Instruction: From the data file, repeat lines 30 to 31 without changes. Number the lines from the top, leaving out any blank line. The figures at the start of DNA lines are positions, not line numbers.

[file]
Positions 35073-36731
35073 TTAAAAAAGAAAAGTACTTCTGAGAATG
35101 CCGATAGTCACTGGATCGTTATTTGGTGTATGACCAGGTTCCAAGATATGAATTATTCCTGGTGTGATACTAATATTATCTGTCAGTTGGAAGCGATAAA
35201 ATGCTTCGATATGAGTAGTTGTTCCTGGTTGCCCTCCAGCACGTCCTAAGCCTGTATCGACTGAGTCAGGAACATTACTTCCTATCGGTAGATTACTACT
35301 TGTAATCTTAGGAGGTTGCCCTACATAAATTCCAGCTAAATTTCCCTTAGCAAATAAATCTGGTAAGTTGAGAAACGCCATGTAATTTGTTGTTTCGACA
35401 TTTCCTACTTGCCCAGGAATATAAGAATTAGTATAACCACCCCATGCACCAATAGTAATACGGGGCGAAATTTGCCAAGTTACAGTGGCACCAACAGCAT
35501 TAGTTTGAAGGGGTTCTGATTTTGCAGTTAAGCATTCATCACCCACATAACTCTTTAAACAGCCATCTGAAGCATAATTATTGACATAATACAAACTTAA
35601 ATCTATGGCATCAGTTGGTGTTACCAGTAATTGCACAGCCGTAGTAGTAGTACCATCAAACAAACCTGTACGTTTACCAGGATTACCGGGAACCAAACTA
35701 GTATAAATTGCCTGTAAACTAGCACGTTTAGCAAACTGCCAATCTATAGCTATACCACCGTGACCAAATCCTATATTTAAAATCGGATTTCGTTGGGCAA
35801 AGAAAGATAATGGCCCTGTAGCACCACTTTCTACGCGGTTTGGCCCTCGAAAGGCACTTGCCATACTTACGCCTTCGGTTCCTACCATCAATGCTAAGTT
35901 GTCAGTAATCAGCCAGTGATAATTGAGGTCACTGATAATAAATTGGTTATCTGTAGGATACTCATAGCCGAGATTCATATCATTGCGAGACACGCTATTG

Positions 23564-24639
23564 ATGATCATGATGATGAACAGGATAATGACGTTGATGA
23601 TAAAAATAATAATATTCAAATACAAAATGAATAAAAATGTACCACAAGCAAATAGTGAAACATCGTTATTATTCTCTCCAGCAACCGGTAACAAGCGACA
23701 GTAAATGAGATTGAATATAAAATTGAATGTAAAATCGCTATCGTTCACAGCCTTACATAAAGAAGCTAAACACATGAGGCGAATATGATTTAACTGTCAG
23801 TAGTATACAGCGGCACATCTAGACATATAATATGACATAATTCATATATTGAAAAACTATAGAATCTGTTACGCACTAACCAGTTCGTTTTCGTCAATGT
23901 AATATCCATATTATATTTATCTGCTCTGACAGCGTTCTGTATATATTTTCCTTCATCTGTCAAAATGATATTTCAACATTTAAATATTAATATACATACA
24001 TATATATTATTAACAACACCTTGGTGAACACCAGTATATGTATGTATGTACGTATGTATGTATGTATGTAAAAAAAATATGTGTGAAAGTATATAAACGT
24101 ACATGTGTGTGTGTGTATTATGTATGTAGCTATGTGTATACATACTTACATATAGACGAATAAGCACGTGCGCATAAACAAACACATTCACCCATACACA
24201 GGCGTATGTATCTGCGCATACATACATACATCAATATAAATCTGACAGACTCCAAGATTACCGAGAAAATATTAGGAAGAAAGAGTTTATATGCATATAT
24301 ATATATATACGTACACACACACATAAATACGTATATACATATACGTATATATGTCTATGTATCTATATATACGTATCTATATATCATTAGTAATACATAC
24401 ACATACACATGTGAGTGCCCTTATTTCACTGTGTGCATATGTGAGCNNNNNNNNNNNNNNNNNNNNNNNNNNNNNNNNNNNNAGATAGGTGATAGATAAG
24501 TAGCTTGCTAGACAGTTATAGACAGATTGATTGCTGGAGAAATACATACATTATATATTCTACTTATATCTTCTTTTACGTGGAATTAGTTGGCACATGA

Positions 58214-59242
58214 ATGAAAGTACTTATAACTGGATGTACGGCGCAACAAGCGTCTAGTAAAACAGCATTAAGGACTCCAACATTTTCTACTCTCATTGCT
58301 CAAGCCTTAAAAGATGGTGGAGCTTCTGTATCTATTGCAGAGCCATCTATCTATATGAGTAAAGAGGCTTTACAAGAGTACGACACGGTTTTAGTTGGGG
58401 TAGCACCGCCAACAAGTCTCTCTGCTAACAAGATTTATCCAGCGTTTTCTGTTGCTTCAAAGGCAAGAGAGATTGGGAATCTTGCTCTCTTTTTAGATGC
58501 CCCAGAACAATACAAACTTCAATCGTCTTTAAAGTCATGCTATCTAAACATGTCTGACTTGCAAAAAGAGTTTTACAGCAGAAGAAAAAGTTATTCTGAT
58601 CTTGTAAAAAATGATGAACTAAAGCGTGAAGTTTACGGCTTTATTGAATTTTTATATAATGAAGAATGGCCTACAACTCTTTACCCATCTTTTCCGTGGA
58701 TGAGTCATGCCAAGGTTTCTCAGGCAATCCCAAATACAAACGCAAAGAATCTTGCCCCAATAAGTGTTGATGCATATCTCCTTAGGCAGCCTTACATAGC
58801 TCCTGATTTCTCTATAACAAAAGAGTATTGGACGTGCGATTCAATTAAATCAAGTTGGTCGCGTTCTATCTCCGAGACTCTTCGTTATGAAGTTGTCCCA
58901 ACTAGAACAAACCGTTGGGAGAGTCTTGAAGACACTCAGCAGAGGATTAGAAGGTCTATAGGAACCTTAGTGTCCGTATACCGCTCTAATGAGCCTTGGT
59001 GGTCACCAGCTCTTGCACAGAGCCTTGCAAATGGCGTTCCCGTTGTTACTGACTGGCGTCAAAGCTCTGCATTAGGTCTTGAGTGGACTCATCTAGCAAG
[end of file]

58701 TGAGTCATGCCAAGGTTTCTCAGGCAATCCCAAATACAAACGCAAAGAATCTTGCCCCAATAAGTGTTGATGCATATCTCCTTAGGCAGCCTTACATAGC
58801 TCCTGATTTCTCTATAACAAAAGAGTATTGGACGTGCGATTCAATTAAATCAAGTTGGTCGCGTTCTATCTCCGAGACTCTTCGTTATGAAGTTGTCCCA